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What Is the Primary Function of Financial Analysts?

by Brooke Julia, studioD

Getting started as a financial analyst begins with earning a bachelor's degree, though advanced positions usually require a master's. The major itself doesn't necessarily matter, as financial analysts receive training from their employers. However, certain majors present an advantage, such as finance, economics, business and computer science, while others, like a liberals arts major, might make it difficult to adjust. Analysts handle a variety of work functions but one in particular stands out.

The Green Stuff

If a financial analyst's primary duty could be summed up in one word, it would be "money." A financial analyst evaluates businesses's financial profiles to summarize their solvency, growth potential and economic stability to recommend investments to clients. They study business trends and the economy, and prepare reports on their analyses of financial data. They may meet with business officials to get an understanding of their plans for the business and anticipated revenue. Everything in a financial analyst's world revolves around money.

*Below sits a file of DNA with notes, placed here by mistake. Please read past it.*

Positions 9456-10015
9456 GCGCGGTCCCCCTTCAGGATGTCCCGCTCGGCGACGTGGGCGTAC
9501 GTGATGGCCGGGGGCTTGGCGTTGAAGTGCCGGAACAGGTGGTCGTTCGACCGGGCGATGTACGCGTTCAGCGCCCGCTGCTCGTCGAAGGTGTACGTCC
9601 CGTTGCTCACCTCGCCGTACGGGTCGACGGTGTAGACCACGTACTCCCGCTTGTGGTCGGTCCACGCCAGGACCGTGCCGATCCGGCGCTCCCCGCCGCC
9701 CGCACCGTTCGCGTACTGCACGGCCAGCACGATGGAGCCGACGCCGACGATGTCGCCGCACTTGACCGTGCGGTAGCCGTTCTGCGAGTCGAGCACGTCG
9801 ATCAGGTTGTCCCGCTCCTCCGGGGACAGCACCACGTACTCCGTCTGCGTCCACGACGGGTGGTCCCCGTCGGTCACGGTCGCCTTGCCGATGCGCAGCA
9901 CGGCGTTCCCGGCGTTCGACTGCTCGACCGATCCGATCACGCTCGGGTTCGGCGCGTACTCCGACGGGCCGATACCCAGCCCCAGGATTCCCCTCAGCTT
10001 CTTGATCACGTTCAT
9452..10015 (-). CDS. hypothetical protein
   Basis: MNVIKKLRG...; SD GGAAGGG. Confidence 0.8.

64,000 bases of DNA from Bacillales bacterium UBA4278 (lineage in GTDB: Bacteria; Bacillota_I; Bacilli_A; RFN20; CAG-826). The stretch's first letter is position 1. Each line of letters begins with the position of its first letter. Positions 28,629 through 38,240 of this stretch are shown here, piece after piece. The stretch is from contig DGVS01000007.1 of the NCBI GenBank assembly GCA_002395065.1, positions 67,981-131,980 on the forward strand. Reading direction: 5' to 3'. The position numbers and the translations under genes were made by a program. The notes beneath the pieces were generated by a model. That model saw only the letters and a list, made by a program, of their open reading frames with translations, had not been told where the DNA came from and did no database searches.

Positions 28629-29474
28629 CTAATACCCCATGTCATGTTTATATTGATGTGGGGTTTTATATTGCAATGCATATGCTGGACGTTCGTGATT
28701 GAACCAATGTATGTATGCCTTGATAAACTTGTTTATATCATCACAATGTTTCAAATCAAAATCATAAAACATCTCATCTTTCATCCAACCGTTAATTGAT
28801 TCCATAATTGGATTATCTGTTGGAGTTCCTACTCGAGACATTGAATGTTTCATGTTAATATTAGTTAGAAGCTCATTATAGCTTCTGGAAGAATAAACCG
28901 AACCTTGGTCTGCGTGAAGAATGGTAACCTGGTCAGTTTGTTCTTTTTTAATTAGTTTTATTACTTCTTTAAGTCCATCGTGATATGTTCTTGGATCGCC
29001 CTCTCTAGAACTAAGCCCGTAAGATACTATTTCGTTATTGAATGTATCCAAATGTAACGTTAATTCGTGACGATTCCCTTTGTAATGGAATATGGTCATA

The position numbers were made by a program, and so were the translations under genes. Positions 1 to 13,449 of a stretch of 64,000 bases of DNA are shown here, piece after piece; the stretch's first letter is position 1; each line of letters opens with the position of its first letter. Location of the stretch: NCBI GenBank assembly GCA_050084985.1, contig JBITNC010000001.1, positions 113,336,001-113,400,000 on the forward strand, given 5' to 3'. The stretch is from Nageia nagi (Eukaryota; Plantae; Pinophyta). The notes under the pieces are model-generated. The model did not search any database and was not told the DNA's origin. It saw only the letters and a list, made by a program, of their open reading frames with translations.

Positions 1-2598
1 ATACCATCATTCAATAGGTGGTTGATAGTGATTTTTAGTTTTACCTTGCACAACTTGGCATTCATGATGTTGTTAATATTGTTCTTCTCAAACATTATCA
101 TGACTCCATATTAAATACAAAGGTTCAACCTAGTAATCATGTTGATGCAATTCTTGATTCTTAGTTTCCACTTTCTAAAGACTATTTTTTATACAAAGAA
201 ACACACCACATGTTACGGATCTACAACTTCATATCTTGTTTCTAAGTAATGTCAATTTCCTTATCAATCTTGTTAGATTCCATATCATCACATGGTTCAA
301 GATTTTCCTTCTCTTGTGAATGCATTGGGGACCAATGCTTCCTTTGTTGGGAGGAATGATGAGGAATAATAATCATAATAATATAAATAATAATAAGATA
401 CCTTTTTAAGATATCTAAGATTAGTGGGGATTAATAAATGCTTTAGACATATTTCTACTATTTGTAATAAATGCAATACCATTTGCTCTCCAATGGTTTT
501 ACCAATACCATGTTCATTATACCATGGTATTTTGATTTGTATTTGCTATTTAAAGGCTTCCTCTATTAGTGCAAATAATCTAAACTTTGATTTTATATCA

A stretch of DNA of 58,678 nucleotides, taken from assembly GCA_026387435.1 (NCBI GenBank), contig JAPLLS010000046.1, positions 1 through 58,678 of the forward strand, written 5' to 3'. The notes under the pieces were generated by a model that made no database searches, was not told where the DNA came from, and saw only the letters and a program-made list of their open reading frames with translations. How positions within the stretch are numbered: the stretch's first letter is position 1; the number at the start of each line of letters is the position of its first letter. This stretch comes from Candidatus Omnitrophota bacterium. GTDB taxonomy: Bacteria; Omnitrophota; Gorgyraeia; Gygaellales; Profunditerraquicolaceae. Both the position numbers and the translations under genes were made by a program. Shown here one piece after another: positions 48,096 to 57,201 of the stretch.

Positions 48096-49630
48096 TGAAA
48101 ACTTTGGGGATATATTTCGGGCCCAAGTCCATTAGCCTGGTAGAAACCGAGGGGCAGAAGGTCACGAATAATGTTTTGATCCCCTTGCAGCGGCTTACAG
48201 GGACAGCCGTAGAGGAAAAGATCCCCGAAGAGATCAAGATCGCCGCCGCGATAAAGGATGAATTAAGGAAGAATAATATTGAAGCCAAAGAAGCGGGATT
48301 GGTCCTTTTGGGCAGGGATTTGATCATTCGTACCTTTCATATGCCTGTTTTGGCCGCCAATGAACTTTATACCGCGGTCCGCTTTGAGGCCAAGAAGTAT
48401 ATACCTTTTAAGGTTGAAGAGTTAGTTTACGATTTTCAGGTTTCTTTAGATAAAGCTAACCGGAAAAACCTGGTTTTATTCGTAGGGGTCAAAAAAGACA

Staying Current

An analyst who stays wrapped up in his own world won't be able to compete with his peers. It's essential that analysts remain up-to-date on what's going on the world of business and money. This means taking on a large reading load: newspapers, magazines, business journals and reports. Many events have a major impact on the economy, and the more a financial analyst knows, the better he'll be able to predict what will happen in the financial world.

Face Time

Financial analysts have to build strong relationships with their clients. After all, it's their clients' money they're handling. Being in a position like that requires being given a great deal of trust, something that isn't easily earned over the phone. Analysts therefore spend a lot of time with clients, both during work and after hours. Attending social events and conferences not only encroaches on an analyst's personal life, but it can be quite expensive.


Analysts travel a great deal. Clients don't always live right down the street. Meeting face-to-face with them often means hopping on a plane to fly states away. Traveling may also be involved when analysts visit businesses in person to evaluate their financial records.

About the Author

Brooke Julia has been a writer since 2009. Her work has been featured in regional magazines, including "She" and "Hagerstown Magazine," as well as national magazines, including "Pregnancy & Newborn" and "Fit Pregnancy."

Photo Credits

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